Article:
Tom Hodgson is Colchester Museums Manager for Colchester and Ipswich Museums. In 2008 he managed the loan of 43 Han Dynasty terracotta figurines from Xuzhou Museum for the Guardians to the King exhibition at Colchester Castle, which was part of the Essex-Jiangsu Festival. In 2012 he was involved in managing a loan, including a jade burial suit, from Nanjing Museum for the Treasures of China exhibition at Colchester Castle. He is currently involved in organising a return exhibition to Nanjing Museum on the theme of Life in Georgian England.
The written word
The Chinese, as with everyone around the world, are better at speaking and writing English than we are at their language. However, it is still important to keep e-mails concise, avoid slang, and be aware of writing anything that could have an ambiguity of meaning. When you respond, use the same phrases to avoid creating additional opportunities for confusion.
The spoken word
We have found that even when Chinese couriers are said to have good English, some are quite shy about using it. So, when hosting couriers, we have arranged for representatives from our local Chinese cultural society to be present on a rota basis in return for a payment to the society. This is much cheaper than using a professional translation service, and the society members have been keen to meet people from mainland China. Likewise, the couriers seem to have appreciated this more informal arrangement.
Say what you mean
There have been occasions when we have been waiting for responses and have agonised over how hard to press for an answer. Sometimes, the response may be slow in coming because the answer may be “no” and there is a cultural reluctance about causing offence with a negative answer. However, don’t be afraid to be direct and, if there is an issue, you will get a response quick enough.
Happy New Year!
At the end of January, everyone in China takes about a fortnight’s holiday for Chinese New Year. Expect radio silence and don’t plan on finalising vital decisions with your Chinese partners at this point.
A question of class
Chinese museums generally grade their objects into three classes that equate to: 1 – outstanding; 2 – important; 3 – other. If you are requesting a number of objects, the museum will likely agree to loan only a very few class 1 objects, a few more class 2, and the remainder will be class 3. If you are loaning to China, it’s useful to think about your own collection in the same way.
A courier abroad
The courier trips, beyond the requirement to install or demount an exhibition, have involved an itinerary of excursions. If you are setting up an itinerary for Chinese couriers, make sure that you allow time for shopping as well as cultural activities. If you are anywhere near Oxfordshire, you are in luck, as Bicester Shopping Village is legendary in China!
It is better to give
Gift-giving is a very important Chinese custom, so much so that there is an industry dedicated to producing gifts and gift packaging for foreign visitors. When you go to China, make sure that you take a range of gifts with you of different values. The most valuable should be earmarked for the most important person/s that you meet and the rest distributed on a scale according to the status of the person. Do ask your hosts in advance about the important people that you are likely to meet; they will be asking the same of you when they visit. You will need to repeat the gift-giving process when your hosts come to visit you.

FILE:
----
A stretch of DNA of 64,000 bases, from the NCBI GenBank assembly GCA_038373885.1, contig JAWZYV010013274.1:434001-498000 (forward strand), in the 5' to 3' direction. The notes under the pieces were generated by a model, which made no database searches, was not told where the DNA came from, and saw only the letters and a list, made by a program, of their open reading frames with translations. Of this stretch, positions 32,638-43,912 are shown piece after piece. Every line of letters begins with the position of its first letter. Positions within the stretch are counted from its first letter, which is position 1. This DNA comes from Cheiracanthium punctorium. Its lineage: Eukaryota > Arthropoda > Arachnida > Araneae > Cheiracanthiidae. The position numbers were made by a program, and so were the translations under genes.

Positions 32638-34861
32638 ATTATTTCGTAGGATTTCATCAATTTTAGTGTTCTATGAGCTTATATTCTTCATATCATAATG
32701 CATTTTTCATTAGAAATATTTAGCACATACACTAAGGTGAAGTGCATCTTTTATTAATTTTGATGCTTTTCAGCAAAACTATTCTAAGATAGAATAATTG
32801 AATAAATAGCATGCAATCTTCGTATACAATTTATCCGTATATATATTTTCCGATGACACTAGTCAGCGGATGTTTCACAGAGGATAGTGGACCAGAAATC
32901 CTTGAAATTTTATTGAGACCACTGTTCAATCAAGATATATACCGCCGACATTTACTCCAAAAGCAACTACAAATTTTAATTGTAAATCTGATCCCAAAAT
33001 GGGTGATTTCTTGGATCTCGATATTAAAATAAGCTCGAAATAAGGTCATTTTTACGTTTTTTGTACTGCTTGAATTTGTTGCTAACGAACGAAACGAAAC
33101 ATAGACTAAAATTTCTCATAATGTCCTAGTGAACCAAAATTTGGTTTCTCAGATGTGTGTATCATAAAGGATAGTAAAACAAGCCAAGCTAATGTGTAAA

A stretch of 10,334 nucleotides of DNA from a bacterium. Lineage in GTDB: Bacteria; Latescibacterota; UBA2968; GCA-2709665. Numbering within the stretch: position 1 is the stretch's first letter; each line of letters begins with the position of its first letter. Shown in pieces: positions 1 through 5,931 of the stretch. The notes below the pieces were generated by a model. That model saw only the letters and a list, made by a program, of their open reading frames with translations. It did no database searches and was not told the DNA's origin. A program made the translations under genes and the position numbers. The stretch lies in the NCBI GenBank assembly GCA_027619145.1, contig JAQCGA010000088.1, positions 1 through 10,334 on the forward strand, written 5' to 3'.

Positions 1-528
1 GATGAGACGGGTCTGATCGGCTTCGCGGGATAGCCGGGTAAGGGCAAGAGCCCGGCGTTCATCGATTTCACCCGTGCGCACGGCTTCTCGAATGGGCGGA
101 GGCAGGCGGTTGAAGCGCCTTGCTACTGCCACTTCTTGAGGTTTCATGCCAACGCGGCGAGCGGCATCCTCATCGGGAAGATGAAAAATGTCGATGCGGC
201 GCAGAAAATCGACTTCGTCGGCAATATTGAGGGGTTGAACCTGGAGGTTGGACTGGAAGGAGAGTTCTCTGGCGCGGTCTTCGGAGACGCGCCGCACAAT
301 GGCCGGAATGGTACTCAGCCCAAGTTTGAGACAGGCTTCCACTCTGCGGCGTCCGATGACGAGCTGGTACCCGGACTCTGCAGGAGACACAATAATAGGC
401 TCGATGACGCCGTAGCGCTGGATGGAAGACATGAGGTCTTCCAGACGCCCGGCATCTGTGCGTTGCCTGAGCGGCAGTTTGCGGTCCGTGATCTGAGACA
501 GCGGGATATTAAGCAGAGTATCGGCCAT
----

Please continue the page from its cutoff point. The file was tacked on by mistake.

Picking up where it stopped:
Food for thought
At lot of business in China is conducted around the dinner table. If you are taken out for an official meal, it is likely to be around a large circular table in a private room or booth at a restaurant. I have found drinking at a formal meal to be an unusual experience as a substantial amount of the activity is achieved by toasting, which means that you are drinking in fits and starts. It’s important to return toasts if someone makes one to you, or at least to make sure the ‘UK’ side makes a toast to the Chinese side at some early point. A top tip is that when the fruit course appears on the table, the meal is about to end. So, if there is anything important you still need to say, make it quick as everyone leaves promptly at the end.
Ask the experts
The exhibition offer of 43 Han Dynasty terracotta figurines by Xuzhou Museum came almost out of the blue to us. Up until then, we had never even considered hosting a prestigious loan from a Chinese museum, so we needed to find people who knew about such things. As is the way in the museum world, help and advice came quickly and generously. The British Museum and the Fitzwilliam Museum were particularly helpful in our case, but other museums, I am sure, would do the same.
The Negotiating Process
Museums in most cities in China will report to the local Municipal government and the Provincial government. They in turn report to the national level in Beijing. If very precious artefacts are being sent abroad from China, potentially all these levels need to be engaged and you may not want to leave this to your partner museum. Essex County Council helped us by negotiating at City and Provincial level for the Xuzhou exhibition. In fact, Peter Manning, Head of International Trade for Essex County Council, who was involved in those negotiations, has said he is happy to offer advice to other museums in the UK, not just Essex ones!